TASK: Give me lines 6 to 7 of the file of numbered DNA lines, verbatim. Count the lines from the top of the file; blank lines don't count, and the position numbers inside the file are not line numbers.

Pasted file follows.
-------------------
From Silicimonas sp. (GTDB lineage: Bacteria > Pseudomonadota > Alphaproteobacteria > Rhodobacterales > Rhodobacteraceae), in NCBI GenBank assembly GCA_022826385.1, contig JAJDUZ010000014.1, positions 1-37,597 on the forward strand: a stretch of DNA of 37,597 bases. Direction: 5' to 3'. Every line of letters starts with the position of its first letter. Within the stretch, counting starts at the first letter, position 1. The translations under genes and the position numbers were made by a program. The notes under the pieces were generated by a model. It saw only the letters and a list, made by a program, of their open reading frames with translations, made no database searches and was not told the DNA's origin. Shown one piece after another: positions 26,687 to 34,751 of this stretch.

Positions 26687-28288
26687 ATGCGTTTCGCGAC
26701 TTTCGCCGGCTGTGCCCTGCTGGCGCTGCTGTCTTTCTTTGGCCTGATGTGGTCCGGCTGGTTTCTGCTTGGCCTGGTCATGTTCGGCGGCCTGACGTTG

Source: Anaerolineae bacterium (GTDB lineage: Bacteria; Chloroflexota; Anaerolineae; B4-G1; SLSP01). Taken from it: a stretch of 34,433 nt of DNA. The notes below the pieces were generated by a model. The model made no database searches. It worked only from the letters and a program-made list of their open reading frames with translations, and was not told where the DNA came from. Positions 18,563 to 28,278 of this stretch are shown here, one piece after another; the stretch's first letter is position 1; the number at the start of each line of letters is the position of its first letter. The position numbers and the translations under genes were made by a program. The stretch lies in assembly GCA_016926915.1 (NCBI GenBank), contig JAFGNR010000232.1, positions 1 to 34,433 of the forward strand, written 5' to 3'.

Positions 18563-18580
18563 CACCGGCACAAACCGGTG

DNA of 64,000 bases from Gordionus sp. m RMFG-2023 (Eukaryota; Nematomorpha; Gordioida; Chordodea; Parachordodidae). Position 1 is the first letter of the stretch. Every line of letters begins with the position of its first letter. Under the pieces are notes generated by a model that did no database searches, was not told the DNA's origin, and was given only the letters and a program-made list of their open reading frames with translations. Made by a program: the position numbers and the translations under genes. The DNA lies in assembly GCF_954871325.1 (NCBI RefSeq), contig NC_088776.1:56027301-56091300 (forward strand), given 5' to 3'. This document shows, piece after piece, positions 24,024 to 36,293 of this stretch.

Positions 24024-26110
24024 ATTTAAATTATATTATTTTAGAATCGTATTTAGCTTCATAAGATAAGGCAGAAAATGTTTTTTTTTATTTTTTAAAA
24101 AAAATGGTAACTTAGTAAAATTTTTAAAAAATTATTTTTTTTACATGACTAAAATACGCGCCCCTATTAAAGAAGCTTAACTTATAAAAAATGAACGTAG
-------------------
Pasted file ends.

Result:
Positions 18563-18580
18563 CACCGGCACAAACCGGTG